Emotional Distress and Monetary Compensation in New Jersey

Emotional distress is a type of mental health temporary disorder or anguish experienced due to an incident caused on purpose or by negligence.

Emotional Distress and Monetary Compensation in New JerseyThe court accepts emotional distress as a personal injury that can be eligible for compensation by filing a civil lawsuit. You would need to provide sufficient evidence or proof that someone else is responsible for causing your emotional distress or trauma to validate your claim.

In most scenarios, for an emotional distress claim to be approved, you would be required to have sustained physical injuries due to an incident. However, cases of victims suffering emotional distress damages have recently been deemed valid, even if there is no evidence of physical harm or visible injuries.

Is Emotional Distress Considered Part Of A Claim?

Insurance coverage will cover a portion or all of the damages, depending on the liability determined for each case. Still, there are sometimes left-over out-of-pocket expenses that you also need to consider and honor. You can quickly calculate how much income you have stopped receiving or paid out towards fully recovering from an injury or accident by just adding up receipts, medical bills, invoices, and pay-stubs.

Yet other expenses are less obvious and trickier to predict. When the injury extends to mental wellbeing, it is far more difficult to calculate how much you will require to invest in the future to make a full recovery. When is it advisable to file for monetary compensation to recuperate from emotional grievances in New Jersey?

There are two widespread scenarios:

Emotional and Physical Distress (Pain and Suffering)

Whenever a car accident or slip and fall are due to negligence, the mental health and emotional injuries caused by the event will usually fall under the “non-economic” damages portion of the insurance coverage, which would, of course, include what is known as pain and suffering. No limit or highest rate (“cap”) has been established in New Jersey regarding the total amount of damages you deem suitable.

Intentional Infliction of Emotional Distress (IIED)

In New Jersey, if another party deliberately provokes a scenario to cause you an emotional wreck, it is thus classified as an unlawful act or tort known as IIED or “Intentional infliction of emotional distress.” However, negligence is easier to prove in court than this tort. In the case of Buckley v. Trenton Saving Fund Society, the New Jersey Supreme Court affirmed that to presume another party as liable for intentional infliction of emotional distress, the injured subject is obligated to prove one of the following:

  • The other party performed a reckless or intentional action to cause emotional distress.
  • The other party’s actions were “so flagrant in character, and so severe, as to surpass any possible limits of decency, and therefore considered heinous, and ultimately intolerable in a civilized community.”
  • The other party’s actions caused emotional distress,
  • The emotional distress experienced was “far greater than what any reasonable person is expected to endure.”

Contact our Woodland Park, NJ Pedestrian Personal Injury Compensation Lawyers for a Free ConsultationEmotional and psychological harm, such as but not limited to post-traumatic stress disorder (PTSD), are as equally detrimental and disabling as physical injuries. Stress-related symptoms such as feeling overwhelmed, fatigue, poor problem-solving, social withdrawal, changes in behavior, feelings of sadness, loss of emotional control, and frustration are a few of the many ways in which PTSD may affect your life and therefore be eligible for monetary compensation.

Contact our Woodland Park, NJ Pedestrian Personal Injury Compensation Lawyers for a Free Consultation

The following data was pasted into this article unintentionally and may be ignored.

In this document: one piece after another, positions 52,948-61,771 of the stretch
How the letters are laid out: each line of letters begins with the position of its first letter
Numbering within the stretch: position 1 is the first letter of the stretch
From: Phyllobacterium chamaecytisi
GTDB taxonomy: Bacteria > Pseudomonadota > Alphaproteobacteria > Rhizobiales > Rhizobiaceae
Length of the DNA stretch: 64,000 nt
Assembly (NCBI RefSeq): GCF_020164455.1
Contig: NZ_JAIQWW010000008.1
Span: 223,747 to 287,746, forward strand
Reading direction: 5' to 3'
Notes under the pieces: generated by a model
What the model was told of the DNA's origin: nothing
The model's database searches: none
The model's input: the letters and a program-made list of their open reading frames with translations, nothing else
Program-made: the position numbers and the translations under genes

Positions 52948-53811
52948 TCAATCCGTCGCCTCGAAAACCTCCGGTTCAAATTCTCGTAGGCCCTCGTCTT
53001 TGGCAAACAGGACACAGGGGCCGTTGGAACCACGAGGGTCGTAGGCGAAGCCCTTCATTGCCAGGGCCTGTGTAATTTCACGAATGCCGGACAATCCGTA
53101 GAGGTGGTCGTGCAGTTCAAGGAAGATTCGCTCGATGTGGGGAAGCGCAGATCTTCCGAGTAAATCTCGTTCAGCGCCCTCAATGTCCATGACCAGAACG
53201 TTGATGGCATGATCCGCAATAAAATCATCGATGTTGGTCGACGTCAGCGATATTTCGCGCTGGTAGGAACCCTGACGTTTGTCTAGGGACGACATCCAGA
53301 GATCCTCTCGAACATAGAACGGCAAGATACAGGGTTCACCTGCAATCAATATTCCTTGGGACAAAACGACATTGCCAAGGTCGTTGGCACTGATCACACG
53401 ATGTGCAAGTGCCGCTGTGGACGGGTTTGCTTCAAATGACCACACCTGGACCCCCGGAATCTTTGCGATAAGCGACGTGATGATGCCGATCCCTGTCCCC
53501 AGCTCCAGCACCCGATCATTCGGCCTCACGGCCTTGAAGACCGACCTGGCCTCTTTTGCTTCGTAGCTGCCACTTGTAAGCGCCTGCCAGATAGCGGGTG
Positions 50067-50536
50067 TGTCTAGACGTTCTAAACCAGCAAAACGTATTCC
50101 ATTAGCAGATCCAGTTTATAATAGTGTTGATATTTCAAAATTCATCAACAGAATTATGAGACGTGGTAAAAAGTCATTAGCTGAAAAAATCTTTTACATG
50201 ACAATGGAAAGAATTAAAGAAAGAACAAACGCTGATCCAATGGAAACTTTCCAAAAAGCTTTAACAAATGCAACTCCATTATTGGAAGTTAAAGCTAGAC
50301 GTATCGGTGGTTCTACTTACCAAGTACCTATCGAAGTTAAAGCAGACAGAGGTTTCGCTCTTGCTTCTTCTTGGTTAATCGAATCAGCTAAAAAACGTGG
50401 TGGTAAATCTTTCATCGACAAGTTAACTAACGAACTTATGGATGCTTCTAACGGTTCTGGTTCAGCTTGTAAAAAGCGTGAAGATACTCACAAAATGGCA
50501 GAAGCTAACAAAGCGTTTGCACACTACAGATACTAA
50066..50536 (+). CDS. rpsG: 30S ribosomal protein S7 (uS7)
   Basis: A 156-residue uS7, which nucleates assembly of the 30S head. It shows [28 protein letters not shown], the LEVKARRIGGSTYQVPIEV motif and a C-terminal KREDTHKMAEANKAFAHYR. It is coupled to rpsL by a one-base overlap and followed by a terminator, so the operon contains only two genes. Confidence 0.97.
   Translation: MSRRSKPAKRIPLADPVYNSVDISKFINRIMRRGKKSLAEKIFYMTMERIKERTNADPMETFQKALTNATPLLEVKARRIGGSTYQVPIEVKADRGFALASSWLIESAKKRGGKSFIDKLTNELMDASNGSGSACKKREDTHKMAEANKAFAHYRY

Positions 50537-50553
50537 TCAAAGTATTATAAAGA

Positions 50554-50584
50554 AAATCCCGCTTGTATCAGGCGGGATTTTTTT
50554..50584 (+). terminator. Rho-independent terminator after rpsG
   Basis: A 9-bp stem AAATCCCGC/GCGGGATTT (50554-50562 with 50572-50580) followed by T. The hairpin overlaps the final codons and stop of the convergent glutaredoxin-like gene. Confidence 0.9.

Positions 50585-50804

If you or a loved one have suffered from extreme emotional distress caused by somebody else’s intentional act or negligence, talk to an experienced New Jersey personal injury compensation lawyer who can assist you in better comprehending and exploring your legal options.

At The Law Office of Kamensky, Cohen & Riechelson, our experienced team of attorneys is ready to stand in your corner.  If you live in Trenton, Princeton, Hamilton, and the greater Mercer County area.  You can call us at 609.528.2596 or contact us through our online contact form.

Disability Discrimination in the Workplace in New Jersey

Discrimination by an employer or a potential employer because of a disability is prevalent across the country, even though it is illegal.

When dealing with matters of employer discrimination, it is important to take on the issue at the state level, because federal protections for employees’ rights in the workplace are not as strong as state protections in New Jersey. In other states, such as New York, where state protections are not as strong, plaintiffs look to federal regulations to fight their employment discrimination claims in court.

What are state laws applying to discrimination policy?

The New Jersey Law Against Discrimination states that it is against state law to discriminate or otherwise harass someone in the workplace on the basis of race, nationality, ancestry, sex, sexual orientation, gender identity or expression, pregnancy, breastfeeding, disability, marital or domestic partner status, family status, genetic information, age, or liability for military service. While this applies to employment – it is illegal to limit hiring practices based on any of the above or discriminate once a person is already a company employee – it also applies to New Jersey housing, places of public accommodation, credit, and business contracts.

What are federal laws regarding discrimination?

The Americans with Disabilities Act Amendments Act (ADAAA) federally prohibits discrimination based on disability for companies with 15 or more employees. If a company is charged with discrimination based on disability, according to the ADAAA, the employee can seek damages equal to those available under Title VII of the Civil Rights Act of 1964, its 1977 Revised Statutes (42 U.S.C. 1981), and the Americans with Disabilities Act of 1990, which provide for compensatory damages in the case of intentional violations of Title VII. Such compensatory damages could include back pay, front pay, and other compensatory and punitive damages. However, while there are a broad range of protections for employees under federal law, a precedent has been set that federal court judges often side with businesses and corporations as it regards employee discrimination, and an individual charge brought to the federal court for such an offense may be dropped.